Sunday, July 31, 2011

OK, climate sceptics: here's the raw data you wanted

Climate station file data format for the full HadCRUT3 record of global temperatures.

I predict that not a single peer-reviewed scientific paper will come out of this from the deniers’ side. This will used by them as further evidence of the climate-scientist/Al-Gore/World-Socialist conspiracy.

By Andy Coghlan
28 July 2011

Anyone can now view for themselves the raw data that was at the centre of last year's "climategate" scandal.

Temperature records going back 150 years from 5113 weather stations around the world were yesterday released to the public by the Climatic Research Unit (CRU) at the University of East Anglia in Norwich, UK. The only records missing are from 19 stations in Poland, which refused to allow them to be made public.

"We released [the dataset] to dispel the myths that the data have been inappropriately manipulated, and that we are being secretive," says Trevor Davies, the university's pro-vice-chancellor for research. "Some sceptics argue we must have something to hide, and we've released the data to pull the rug out from those who say there isn't evidence that the global temperature is increasing."

The university were ordered to release data by the UK Information Commissioner's Office, following a freedom-of-information request for the raw data from researchers Jonathan Jones of the University of Oxford and Don Keiller of Anglia Ruskin University in Cambridge, UK.

Davies says that the university initially refused on the grounds that the data is not owned by the CRU but by the national meteorological organisations that collect the data and share it with the CRU.

When the CRU's refusal was overruled by the information commissioner, the UK Met Office was recruited to act as a go-between and obtain permission to release all the data.

Poland refused, and the information commissioner overruled Trinidad and Tobago's wish for the data it supplied on latitudes between 30 degrees north and 40 degrees south to be withheld, as it had been specifically requested by Jones and Keiller in their FOI request and previously shared with other academics. […]

Other mainstream researchers and defenders of the consensus are not so confident that the release will silence the sceptics. "One can hope this might put an end to the interminable discussion of the CRU temperatures, but the experience of GISTEMP – another database that's been available for years – is that the criticisms will continue because there are some people who are never going to be satisfied," says Gavin Schmidt of Columbia University in New York.

"Sadly, I think this will just lead to a new round of attacks on CRU and the Met Office," says Bob Ward, communications director of the Grantham Research Institute on Climate Change and the Environment at the London School of Economics. "Sceptics will pore through the data looking for ways to criticise the processing methodology in an attempt to persuade the public that there's doubt the world has warmed significantly." […]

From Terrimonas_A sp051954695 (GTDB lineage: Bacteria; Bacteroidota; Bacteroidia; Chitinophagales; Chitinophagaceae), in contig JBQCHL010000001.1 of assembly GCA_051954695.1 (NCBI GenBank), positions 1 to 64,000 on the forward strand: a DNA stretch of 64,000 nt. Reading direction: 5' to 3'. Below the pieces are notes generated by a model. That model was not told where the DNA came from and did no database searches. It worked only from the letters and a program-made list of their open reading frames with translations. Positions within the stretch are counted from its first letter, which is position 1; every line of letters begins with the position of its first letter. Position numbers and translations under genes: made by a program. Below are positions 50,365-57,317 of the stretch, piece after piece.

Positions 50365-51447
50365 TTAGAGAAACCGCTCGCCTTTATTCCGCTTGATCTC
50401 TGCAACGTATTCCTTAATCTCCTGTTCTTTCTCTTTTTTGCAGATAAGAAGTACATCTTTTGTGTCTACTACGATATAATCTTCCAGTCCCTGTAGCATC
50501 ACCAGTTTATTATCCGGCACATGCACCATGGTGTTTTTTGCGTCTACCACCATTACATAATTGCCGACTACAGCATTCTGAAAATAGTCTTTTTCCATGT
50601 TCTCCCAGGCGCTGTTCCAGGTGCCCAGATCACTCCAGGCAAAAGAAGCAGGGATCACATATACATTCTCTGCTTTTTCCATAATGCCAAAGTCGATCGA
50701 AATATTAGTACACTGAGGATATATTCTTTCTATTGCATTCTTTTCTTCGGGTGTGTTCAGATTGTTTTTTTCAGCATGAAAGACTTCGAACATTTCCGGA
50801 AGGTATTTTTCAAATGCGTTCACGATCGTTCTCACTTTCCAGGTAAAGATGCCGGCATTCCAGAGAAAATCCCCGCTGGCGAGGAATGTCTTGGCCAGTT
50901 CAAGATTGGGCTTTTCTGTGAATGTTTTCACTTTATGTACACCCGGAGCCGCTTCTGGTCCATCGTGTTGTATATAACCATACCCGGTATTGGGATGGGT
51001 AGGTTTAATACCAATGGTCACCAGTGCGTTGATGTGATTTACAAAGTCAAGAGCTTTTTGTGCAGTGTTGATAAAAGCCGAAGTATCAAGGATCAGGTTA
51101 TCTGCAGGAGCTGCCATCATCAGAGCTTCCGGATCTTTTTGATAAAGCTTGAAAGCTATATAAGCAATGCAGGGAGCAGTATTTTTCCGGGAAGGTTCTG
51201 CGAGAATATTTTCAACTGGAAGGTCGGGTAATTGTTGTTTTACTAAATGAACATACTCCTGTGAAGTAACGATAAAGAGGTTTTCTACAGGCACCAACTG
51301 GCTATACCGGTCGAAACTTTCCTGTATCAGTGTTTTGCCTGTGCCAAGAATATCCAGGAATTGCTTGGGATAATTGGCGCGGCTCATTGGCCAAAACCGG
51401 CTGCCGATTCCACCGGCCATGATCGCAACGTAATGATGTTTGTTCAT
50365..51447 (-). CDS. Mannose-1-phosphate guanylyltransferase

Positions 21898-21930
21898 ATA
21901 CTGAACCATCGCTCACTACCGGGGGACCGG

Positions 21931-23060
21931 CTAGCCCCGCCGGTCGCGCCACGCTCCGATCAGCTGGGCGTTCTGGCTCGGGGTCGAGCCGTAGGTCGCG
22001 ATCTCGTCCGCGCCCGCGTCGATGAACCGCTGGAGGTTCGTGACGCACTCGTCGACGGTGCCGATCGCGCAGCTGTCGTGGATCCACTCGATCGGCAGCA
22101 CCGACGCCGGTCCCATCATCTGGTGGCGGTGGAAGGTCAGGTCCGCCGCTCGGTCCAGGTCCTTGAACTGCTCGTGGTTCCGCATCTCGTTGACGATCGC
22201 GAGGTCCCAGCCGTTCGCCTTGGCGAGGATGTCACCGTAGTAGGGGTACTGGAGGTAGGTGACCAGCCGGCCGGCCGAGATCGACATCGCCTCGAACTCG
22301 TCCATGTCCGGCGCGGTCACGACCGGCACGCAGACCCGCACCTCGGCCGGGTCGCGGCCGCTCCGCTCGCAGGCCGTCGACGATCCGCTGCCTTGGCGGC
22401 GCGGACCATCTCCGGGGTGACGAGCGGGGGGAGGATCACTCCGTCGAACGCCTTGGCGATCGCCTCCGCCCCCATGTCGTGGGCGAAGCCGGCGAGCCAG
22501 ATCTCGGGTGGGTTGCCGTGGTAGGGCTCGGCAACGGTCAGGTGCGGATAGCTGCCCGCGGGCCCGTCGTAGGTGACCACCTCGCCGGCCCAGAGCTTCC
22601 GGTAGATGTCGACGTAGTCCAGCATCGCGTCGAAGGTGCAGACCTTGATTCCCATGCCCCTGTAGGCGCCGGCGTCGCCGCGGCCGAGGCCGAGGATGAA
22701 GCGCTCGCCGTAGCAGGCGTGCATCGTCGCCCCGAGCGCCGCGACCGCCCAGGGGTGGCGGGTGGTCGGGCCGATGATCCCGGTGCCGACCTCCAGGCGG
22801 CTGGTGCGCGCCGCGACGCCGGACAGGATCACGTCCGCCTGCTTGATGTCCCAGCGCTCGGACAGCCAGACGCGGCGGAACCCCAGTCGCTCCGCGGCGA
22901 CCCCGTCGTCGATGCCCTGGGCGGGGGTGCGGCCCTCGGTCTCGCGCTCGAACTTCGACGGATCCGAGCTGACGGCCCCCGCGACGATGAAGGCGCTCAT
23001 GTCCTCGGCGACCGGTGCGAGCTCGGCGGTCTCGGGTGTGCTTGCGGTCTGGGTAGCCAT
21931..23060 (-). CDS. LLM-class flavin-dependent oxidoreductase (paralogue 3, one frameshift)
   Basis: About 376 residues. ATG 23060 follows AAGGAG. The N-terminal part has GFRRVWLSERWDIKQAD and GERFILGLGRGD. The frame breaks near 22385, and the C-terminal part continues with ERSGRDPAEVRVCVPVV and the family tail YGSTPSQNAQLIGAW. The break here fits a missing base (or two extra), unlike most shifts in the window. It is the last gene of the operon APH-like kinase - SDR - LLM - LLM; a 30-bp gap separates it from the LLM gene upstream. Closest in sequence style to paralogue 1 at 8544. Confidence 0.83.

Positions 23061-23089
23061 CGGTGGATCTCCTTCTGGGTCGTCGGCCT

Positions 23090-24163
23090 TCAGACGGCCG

OK, climate sceptics: here's the raw data you wanted

Wednesday, July 20, 2011

Naomi Oreskes: Fierce defender of climate change science – and scientists

Naomi Oreskes, a historian who studies scientific findings and funding, was drawn into the emotional debate around global warming after she publicly stated that climate change is a settled scientific fact. Will Parson / Special to the Christian Science Monitor

By Randy Dotinga
18 July 2011

San Diego – Postcard after postcard came addressed to Naomi Oreskes after she wrote her first book on how scientists study the movement of continents.

A groundswell of attention, perhaps? Not exactly. Her mother wrote them all, dashing off each postcard after finishing a chapter. Outside the worlds of science and academia, the book didn't attract much attention.

But 12 years later, the Manhattan-raised historian is traveling a much more public path, drawing both praise and condemnation. She's a fierce defender of scientists and a leader in the vanguard of those who strongly advocate that the world must acknowledge and deal with global warming.

"Professor Oreskes has turned vilified scientists into the heroes they deserve to be," says John Abraham, an associate professor at the University of St. Thomas in St. Paul, Minn. She's performing a service regarding global warming by showing "how a few organized and influential people were able to confuse the country long after the science was settled," he says.